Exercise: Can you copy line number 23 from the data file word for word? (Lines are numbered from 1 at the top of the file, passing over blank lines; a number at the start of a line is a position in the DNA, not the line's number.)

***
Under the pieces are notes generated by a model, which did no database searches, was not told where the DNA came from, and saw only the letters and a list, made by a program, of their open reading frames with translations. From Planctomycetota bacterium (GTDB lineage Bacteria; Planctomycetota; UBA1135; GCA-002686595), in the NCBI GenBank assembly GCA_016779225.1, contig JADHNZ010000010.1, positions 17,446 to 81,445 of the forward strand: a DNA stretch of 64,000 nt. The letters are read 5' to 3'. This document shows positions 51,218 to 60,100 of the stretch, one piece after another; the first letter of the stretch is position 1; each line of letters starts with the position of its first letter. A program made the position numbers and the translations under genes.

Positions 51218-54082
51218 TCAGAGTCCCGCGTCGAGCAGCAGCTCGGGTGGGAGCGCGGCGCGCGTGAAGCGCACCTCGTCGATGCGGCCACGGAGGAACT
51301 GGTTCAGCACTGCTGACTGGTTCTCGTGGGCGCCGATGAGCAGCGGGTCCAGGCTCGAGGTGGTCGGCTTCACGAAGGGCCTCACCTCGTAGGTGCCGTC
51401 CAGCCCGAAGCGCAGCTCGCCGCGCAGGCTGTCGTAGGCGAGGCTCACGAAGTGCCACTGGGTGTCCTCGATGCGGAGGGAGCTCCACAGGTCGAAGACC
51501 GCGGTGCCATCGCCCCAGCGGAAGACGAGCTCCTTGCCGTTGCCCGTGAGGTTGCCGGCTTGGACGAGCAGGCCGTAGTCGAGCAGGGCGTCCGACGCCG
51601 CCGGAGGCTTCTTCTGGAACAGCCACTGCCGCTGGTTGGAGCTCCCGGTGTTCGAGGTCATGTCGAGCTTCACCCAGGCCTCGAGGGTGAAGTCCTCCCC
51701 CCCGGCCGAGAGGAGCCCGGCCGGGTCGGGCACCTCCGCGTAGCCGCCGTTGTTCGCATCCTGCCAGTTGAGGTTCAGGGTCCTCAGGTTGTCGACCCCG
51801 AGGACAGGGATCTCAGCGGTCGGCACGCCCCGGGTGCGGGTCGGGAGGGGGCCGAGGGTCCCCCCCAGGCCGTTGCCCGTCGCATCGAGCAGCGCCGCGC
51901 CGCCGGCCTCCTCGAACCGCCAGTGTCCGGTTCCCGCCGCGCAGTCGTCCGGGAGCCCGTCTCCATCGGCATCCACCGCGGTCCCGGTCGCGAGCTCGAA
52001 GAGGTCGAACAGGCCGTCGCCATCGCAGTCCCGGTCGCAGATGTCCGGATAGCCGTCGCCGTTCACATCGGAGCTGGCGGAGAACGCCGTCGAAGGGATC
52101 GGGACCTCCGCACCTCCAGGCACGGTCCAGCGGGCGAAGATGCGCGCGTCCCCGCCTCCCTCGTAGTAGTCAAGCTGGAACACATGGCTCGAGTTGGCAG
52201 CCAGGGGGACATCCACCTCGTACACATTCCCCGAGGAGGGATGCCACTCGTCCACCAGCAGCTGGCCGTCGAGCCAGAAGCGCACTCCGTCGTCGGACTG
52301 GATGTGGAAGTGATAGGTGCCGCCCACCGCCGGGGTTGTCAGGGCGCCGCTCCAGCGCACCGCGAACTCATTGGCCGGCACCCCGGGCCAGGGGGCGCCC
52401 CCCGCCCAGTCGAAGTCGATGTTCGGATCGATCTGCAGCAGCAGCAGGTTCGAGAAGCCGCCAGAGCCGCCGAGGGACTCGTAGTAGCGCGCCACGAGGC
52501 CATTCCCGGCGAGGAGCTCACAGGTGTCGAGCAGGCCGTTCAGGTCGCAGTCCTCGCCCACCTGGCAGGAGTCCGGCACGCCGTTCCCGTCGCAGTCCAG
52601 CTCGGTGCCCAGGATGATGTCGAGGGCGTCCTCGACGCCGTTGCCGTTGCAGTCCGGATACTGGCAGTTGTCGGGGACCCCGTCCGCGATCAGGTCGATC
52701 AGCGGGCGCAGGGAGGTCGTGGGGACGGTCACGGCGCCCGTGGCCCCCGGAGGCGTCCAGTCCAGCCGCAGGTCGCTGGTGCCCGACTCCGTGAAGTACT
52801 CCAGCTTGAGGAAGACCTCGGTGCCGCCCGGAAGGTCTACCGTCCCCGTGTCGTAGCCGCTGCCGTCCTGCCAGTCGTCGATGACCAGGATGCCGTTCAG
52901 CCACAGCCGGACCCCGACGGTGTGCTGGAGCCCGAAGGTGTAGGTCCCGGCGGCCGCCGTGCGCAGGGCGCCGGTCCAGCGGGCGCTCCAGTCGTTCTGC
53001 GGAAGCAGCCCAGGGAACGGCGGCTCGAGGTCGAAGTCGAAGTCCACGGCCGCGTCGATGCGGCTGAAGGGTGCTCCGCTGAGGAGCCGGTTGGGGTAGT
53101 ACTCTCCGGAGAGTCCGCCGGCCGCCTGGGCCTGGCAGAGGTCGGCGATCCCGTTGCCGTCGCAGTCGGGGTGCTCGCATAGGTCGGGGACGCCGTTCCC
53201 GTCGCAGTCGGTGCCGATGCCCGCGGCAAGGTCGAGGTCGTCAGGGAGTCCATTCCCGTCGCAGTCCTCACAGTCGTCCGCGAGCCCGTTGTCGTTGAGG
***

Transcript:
53201 GTCGCAGTCGGTGCCGATGCCCGCGGCAAGGTCGAGGTCGTCAGGGAGTCCATTCCCGTCGCAGTCCTCACAGTCGTCCGCGAGCCCGTTGTCGTTGAGG